Excerpts of a report of a political prisoner in 1985:
"At the outskirts of the district capital Cottbus is situated the 'Penal Institution' STVE Cottbus. The complex consists of two large building containing the prison cells, two factories, a building for managing the new incoming prisoners, a barrack for the prisoners' food intake, a small infirmary, and a separate prison section for the inspection of prisoners. Guard towers, a wall 5 meter high, barbed wire fences, signal wires, dog runs, prevent outbreaks of prisoners.
New arrivers come at first into the so-called "catacombs", these are cells in the basement of the cell buildings. They must stay there for their first 24 hours in Cottbus. To sleep they have bed frames, mattresses and blankets available. Everything is very dirty.
The following day the prisoner is "dressed". This takes place in the entrance building. A so-called 'Senior Master' of the guards (nicknamed 'Red Terror') prepares the prisoner for his stay in prison and applies all kinds of intimidations and threats. It is a rule that an inmate has to be beaten if an assignment has to be carried out by force.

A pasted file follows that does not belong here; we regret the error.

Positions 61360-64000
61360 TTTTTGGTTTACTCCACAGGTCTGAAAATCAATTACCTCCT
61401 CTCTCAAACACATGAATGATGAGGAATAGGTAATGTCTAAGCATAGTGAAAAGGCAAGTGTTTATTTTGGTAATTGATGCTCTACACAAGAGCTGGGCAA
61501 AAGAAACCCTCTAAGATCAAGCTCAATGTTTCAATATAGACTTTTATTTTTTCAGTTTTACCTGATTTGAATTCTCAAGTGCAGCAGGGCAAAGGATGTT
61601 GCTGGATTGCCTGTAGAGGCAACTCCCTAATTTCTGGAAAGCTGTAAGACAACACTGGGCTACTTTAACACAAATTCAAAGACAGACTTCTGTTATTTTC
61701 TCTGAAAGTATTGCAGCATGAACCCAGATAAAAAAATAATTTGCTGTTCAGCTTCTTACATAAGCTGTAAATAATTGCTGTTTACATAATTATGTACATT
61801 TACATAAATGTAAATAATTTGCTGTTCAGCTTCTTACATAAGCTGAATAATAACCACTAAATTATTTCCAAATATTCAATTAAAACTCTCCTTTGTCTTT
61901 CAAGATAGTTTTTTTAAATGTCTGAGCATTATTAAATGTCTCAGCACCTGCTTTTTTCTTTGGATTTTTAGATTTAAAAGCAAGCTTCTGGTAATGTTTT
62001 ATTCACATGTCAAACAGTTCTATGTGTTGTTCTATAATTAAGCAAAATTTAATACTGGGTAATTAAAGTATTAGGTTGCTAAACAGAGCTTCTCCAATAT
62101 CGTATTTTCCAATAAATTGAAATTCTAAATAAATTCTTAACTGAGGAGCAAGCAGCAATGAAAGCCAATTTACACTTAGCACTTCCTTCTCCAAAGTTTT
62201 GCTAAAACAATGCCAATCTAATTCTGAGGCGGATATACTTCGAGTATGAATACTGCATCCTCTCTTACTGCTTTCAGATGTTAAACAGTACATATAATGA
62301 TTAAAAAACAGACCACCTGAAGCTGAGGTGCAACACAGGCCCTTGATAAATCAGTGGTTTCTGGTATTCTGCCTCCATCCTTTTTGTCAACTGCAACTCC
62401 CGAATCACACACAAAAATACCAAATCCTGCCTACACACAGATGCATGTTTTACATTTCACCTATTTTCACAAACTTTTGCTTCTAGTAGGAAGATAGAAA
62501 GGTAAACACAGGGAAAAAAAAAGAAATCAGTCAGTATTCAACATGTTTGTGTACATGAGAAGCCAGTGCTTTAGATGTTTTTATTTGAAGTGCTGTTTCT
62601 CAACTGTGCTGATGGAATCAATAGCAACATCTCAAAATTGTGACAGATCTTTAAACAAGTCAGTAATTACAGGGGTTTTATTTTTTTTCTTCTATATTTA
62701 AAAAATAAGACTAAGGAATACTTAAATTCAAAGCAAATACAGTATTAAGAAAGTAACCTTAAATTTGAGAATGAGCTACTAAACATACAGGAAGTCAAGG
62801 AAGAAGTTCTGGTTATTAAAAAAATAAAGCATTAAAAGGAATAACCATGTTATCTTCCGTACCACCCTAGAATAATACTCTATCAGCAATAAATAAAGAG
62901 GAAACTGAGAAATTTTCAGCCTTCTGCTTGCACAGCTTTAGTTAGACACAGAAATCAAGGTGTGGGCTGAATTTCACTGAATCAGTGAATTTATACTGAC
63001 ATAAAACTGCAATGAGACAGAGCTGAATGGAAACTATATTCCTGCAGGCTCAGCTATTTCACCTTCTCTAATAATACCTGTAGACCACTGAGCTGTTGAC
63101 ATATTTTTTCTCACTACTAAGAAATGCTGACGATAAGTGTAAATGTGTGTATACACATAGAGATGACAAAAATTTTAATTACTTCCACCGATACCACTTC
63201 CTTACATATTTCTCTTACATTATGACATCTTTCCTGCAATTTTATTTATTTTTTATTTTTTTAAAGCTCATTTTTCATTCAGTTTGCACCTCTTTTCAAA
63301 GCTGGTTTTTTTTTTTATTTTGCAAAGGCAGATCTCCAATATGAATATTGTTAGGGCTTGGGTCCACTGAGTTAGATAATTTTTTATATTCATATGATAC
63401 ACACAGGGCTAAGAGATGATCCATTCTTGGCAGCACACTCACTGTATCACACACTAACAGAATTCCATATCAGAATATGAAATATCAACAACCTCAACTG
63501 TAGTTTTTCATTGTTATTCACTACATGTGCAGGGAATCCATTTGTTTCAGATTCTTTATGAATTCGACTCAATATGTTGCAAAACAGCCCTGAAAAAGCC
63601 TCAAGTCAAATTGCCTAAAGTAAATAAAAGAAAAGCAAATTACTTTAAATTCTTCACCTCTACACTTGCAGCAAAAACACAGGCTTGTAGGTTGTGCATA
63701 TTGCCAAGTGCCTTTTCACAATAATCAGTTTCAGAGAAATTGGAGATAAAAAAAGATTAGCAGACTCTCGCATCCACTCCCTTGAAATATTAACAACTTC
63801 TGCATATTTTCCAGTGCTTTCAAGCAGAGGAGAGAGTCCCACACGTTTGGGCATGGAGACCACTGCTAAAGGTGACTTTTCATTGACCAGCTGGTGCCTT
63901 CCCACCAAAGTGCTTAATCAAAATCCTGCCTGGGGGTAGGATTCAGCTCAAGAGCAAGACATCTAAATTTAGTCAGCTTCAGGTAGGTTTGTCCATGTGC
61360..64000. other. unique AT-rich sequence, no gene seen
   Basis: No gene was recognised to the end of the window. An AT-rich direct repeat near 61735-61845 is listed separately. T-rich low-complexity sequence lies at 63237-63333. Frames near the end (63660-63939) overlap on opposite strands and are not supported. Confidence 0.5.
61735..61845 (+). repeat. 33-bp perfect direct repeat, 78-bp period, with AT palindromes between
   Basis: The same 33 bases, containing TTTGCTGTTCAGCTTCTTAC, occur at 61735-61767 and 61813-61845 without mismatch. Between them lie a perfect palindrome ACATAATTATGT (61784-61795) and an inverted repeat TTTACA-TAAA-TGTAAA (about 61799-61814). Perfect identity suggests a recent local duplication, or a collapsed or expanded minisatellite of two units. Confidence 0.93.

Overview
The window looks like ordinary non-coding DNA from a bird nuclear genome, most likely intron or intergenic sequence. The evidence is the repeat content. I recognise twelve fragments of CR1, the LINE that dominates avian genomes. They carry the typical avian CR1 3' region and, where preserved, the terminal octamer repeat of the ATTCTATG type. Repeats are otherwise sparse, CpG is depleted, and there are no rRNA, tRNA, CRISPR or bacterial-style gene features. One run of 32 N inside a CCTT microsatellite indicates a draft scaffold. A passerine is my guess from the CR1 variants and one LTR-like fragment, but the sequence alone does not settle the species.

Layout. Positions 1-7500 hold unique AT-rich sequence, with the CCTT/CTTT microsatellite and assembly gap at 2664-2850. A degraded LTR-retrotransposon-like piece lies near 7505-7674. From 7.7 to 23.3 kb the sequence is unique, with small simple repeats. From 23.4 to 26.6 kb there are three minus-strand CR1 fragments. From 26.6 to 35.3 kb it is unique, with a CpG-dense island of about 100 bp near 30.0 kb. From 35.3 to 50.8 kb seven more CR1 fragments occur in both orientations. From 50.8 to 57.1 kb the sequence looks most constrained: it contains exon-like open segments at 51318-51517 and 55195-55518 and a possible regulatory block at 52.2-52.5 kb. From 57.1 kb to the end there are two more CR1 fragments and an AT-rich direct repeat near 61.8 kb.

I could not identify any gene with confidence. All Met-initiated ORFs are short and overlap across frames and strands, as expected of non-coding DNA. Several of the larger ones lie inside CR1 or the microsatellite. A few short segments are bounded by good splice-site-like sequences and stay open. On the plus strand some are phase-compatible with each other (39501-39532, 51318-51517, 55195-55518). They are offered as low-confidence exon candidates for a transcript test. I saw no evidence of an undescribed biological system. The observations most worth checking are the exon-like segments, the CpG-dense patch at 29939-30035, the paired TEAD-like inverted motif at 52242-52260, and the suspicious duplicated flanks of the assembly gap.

The prisoners' clothes are made of worn army uniforms. The uniforms have yellow stripes on the sleeves, on its back and on the back of the trousers legs. Normally after 14 days the prisoners are assigned to the work, i.e. they are assigned to an education group (EB). An EB is a closed section of 6 to 8 cells and for each EB there is an officer as "educator" responsible. Those cells are kept close almost constantly.
The security staff consists of officers who are equipped with dogs, batons, and gag chains. Their behavior is rather different and often unpredictable. (One example: One example: A prisoner refuses to peel potatoes. Four guards appear, lead him away and beat him up). Sometimes the guards on duty are drunk. When they search the cells they don't care much about personal belongings of the prisoners. The often completely ravage the cell when they come for searching something.